The receipts for the sale of six ships, representing nearly 8% or so of the total existing fleet, were documented in press releases by SBLK. No book values (i.e., "carrying values") were offered in the press releases, and I could only trace back the carrying cost of three of the six ships sold, which were existing ships (Deep Blue, Indomitable, Obelix) for which their carrying costs were found on p. 85 of the F-20 2015 Annual Report. In addition, although I could not find the value of the "newbuild" vessels in the 20-F 2015 Annual Report, they were sold at prices consistent with the book value of other similar vessels (with carrying costs typically in the $36-$37M range, with some sporadic exceptions). That is, transactions carried out in 2016 were done so at essentially book value or at prices consistent with book value for similar vessels. We will return to this point.

The three vessels existing in 2015 were included in the "Ships" line and were sold at a total of $97,300 (See "Current Ships" column above). Therefore, the simplified "scenario balance sheet" would be modified by subtracting the carrying cost of the ships from the "Ships" line and adding the cash received to the current assets line, to wit:

The $97,300K cash received for the three existing ships has been added to the current assets line and a like amount has been subtracted from the "Ships" line.

The remaining three ships (i.e., the "newbuilding" column) would not be sales included in the existing inventory; rather, they would be sales of ships being built and the receipts for those ships would be most appropriately used to offset upcoming obligations for payment completions of these ships. This would reduce the outsized upcoming obligations for untimely shipbuilding about which both the critics and the author are concerned.

Now, we can look at the degree to which the value of Star Bulk Ships needs to backstop liabilities. As we do so, let us assume that the Star Bulk Retail Notes are the junior-most debt instrument to avoid bickering around who gets paid first. It won't matter.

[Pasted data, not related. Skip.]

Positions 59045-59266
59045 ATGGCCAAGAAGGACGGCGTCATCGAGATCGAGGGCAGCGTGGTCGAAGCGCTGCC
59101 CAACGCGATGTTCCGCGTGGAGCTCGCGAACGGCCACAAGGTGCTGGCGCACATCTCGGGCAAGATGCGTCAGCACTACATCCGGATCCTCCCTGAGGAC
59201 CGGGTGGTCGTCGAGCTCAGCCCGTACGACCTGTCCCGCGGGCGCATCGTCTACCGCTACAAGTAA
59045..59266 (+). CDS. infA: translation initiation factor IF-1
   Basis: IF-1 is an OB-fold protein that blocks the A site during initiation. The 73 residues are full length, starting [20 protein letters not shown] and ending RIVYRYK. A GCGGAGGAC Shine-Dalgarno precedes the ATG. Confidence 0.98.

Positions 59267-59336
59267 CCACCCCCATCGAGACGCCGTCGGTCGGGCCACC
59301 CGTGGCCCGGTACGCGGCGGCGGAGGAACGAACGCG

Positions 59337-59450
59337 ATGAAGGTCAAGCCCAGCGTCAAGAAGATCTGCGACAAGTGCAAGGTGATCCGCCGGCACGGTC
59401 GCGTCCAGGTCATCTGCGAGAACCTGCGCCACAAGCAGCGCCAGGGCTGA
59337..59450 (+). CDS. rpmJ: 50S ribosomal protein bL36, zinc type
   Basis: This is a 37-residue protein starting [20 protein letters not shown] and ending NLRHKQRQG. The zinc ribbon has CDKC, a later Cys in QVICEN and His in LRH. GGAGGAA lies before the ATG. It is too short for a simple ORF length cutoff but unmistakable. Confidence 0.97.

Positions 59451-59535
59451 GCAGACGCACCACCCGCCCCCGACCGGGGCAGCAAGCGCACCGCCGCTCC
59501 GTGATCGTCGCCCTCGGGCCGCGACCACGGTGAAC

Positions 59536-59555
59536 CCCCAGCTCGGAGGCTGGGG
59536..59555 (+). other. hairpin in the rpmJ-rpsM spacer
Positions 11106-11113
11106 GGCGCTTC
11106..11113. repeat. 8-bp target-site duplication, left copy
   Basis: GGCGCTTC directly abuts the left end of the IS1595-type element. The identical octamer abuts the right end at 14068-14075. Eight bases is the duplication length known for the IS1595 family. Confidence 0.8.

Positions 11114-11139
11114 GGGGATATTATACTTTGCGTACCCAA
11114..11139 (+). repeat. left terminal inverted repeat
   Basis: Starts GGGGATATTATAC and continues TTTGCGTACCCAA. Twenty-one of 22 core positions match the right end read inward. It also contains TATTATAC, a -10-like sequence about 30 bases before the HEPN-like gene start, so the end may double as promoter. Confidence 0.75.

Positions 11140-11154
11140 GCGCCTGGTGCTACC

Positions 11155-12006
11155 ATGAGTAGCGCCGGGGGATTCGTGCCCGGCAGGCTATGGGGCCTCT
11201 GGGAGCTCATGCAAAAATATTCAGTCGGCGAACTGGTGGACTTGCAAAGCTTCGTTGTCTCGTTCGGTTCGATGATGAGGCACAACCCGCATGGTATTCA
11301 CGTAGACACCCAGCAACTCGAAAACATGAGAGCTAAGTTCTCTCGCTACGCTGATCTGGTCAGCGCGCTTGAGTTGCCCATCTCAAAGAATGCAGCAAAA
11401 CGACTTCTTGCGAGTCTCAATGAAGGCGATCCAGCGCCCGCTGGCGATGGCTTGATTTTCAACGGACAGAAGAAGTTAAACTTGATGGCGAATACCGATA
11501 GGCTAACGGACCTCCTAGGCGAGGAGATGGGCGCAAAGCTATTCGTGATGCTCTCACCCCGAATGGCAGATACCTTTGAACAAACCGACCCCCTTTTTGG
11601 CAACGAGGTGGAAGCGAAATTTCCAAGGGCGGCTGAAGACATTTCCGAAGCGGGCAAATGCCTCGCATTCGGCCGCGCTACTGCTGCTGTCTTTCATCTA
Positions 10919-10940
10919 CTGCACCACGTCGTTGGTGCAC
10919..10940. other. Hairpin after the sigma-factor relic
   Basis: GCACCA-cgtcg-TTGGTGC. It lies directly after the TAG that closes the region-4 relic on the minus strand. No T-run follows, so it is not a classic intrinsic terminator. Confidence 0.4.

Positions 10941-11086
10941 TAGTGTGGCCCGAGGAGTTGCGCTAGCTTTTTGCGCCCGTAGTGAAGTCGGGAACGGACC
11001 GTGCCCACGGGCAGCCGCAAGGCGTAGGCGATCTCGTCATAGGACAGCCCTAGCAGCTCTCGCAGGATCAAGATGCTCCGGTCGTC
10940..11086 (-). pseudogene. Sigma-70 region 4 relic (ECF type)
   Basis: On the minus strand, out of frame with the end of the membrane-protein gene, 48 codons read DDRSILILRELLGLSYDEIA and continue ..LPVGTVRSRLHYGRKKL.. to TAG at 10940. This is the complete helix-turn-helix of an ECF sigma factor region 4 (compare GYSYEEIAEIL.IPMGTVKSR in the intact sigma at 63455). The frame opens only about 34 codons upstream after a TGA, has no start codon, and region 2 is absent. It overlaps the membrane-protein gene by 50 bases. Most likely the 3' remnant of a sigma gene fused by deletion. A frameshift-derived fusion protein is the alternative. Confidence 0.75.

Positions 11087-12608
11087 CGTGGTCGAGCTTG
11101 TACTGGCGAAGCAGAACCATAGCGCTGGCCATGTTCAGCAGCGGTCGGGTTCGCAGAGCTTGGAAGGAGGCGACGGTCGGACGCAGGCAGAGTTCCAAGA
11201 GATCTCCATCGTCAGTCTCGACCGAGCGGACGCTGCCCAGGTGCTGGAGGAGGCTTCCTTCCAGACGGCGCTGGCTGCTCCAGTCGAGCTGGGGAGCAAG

Here is the revised balance sheet if the available current assets are used to offset total liabilities. Many critics have argued that we cannot use book value of the "Ships" line to offset liabilities, but no one has argued that current assets are worth anything other than face value (and it would be ridiculous to do so), therefore:

As noted above, the core critique has been that the "fleet is worth tremendously less than what 'book value' purports". OK, got it. I agree that in this environment, book value is higher than "fair value". However, for my thesis to be incorrect, the fleet has to be massively less than what book value purports (i.e., less than 41% of what has been reported). This is an exaggerated discount with which I take issue. In addition, if one considers the $321,000K impairment already taken in 2015 to address "overvaluation" of book value relative to actual value, such a discount is even more unreasonable. As we will discuss below, such unreasonable and draconian discounts tend to be applied near cycle bottoms.